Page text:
A sham marriage or fake marriage is a marriage of convenience entered into purely for the purpose of gaining a benefit or other advantage arising from that status. While referred to as a "sham" or "fake" because of its motivation, the union itself is still valid if it conforms to the formal legal requirements for marriage in that country. Arranging or entering into such a marriage to deceive public officials is itself a separate violation of the law of some countries. In the United States, sham marriage for purposes of immigration fraud is a felony. After a period, a couple divorces if the marriage is no longer necessary or useful. Sham marriages are distinct from marriage fraud, a type of romance scam, in which one spouse is unwittingly taken advantage of by the foreign spouse who feigns romantic interest in order to obtain a residence permit or for money. Common reasons for sham marriages are to gain immigration, work or citizenship rights for one or both of the spouses, or for other benefits.
There have been cases of people entering into a sham marriage to avoid suspicion of homosexuality or bisexuality. For example, Hollywood studios had requested homosexual actors, such as Rock Hudson, to conceal their homosexuality in a so-called lavender marriage. Since the introduction of stricter modern immigration laws in First World countries, sham marriages have become a common method to allow a foreigner to reside, gain citizenship, in the more desirable country of the spouse; the couple marries with knowledge that the marriage is for the purpose of obtaining the favorable immigration status. This is arranged as a business transaction and occurs more with foreigners in the country. United States immigration law considers this to be fraudulent, imposing a penalty of a $250,000 fine and five-year prison sentence on the citizen, deportation of the foreigner, for such marriages not made in good faith; the INS and the Justice Department say that they do not have accurate numbers on the rate of attempted marriage fraud.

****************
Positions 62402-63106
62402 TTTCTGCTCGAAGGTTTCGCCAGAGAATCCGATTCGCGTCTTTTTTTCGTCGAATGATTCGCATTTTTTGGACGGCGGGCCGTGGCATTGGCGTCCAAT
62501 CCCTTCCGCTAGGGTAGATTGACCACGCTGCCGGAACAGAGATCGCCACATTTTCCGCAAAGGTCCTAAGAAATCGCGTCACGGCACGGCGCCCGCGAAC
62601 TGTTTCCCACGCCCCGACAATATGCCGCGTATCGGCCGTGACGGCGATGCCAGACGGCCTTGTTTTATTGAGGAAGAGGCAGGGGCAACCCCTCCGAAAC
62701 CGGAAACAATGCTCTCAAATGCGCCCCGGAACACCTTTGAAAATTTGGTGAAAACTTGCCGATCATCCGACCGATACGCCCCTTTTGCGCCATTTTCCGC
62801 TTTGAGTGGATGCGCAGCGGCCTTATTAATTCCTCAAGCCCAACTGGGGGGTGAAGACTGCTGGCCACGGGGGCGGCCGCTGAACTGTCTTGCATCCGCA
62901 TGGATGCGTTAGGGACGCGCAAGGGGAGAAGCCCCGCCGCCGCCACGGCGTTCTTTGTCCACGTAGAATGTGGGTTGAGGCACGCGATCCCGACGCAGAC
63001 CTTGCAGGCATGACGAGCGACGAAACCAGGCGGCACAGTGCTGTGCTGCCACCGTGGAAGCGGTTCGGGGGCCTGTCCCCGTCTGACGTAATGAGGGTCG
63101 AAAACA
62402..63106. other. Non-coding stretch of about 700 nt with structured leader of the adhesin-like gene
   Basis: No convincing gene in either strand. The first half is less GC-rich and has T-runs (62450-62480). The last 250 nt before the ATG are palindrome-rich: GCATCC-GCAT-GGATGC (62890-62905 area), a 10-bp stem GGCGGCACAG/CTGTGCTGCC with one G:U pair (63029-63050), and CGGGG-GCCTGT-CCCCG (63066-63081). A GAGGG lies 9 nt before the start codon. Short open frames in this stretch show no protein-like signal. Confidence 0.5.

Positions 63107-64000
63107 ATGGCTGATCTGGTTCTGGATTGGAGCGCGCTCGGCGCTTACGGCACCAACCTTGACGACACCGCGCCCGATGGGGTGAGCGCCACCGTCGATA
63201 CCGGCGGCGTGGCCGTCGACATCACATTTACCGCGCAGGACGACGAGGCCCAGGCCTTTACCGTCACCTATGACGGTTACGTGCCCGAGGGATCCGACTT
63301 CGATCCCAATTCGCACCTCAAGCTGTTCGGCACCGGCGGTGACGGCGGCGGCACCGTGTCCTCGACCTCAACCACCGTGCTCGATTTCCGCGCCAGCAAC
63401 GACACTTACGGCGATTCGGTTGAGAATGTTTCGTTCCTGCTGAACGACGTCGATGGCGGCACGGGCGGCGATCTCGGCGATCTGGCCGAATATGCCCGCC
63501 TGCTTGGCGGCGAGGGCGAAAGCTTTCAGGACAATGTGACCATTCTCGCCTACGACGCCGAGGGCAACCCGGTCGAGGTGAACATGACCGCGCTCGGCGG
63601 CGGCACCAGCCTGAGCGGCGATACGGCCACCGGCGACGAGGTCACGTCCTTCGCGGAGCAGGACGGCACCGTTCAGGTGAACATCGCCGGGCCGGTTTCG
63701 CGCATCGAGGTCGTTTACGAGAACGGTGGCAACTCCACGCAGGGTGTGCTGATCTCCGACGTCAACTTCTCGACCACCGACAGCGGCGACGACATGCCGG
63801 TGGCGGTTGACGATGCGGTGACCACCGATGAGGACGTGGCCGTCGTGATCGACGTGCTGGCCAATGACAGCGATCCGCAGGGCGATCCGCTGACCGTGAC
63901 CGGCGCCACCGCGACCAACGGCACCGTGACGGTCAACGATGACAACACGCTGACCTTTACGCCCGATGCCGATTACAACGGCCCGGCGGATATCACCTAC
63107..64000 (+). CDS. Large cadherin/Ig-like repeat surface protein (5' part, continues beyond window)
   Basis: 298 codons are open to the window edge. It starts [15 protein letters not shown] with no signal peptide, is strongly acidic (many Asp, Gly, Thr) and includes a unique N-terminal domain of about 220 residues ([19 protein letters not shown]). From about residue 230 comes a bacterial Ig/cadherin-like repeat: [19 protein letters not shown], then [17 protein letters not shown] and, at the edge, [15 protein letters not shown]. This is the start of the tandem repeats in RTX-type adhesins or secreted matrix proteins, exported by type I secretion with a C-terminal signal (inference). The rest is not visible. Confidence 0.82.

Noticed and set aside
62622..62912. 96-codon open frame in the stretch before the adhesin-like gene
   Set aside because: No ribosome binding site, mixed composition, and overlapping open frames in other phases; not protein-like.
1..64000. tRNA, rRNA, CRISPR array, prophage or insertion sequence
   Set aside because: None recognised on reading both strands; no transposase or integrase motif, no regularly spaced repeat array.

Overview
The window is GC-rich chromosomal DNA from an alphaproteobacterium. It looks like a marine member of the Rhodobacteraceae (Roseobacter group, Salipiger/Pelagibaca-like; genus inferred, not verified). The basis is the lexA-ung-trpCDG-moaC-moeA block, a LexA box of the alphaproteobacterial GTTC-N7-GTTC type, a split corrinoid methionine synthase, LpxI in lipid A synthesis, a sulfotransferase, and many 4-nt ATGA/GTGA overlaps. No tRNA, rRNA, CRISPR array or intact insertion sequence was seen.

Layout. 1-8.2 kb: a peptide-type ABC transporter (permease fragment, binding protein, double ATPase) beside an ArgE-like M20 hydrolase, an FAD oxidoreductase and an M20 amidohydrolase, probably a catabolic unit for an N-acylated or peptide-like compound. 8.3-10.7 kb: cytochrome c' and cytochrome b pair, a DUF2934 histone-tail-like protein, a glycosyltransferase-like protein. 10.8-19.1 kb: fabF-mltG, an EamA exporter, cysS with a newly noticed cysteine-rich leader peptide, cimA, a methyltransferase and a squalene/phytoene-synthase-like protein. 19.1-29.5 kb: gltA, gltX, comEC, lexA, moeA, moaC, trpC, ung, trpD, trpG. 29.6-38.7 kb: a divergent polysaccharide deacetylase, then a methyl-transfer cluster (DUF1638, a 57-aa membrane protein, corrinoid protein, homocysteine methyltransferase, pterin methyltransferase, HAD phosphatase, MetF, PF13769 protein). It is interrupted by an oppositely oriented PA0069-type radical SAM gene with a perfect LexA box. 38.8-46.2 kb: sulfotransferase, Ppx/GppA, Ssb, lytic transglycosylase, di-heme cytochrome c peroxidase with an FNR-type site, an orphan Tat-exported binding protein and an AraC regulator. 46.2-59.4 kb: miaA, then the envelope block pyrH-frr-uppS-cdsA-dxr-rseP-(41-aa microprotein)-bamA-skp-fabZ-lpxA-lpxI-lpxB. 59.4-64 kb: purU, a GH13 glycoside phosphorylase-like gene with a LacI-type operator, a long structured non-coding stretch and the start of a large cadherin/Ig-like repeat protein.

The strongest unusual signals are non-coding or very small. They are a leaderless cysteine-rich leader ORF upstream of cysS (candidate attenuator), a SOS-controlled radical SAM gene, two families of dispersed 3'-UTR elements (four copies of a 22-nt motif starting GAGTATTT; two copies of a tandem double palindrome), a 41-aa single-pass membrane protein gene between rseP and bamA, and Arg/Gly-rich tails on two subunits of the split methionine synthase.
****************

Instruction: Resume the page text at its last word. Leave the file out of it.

In the 2009 fiscal year, 506 of the 241,154 petitions filed were denied for suspected fraud, a rate of less than 0.09%. The UK Border Agency issued guidance to clergy in April 2011 to help prevent weddings for visas. English and Welsh clergy may perform a marriage, according to the law there, they have been advised not to offer to publish banns for any marriage which involves someone from outside Europe. Instead, the couple will be asked to apply for a license and if a member of the clergy is not satisfied that a marriage is genuine, they must make that clear to the person responsible for granting the licence. In Ireland in August 2010, it was claimed that sham marriages account for one in six marriages, residency status in the European Union and circumventing immigration rules. Definitions of sham marriage vary by jurisdiction, but are related to immigration. According to a 2013 Home Office document in the UK: "A sham marriage, or marriage of convenience, or a sham civil partnership describes a marriage or civil partnership entered into for immigration advantage by two people who are not a genuine couple.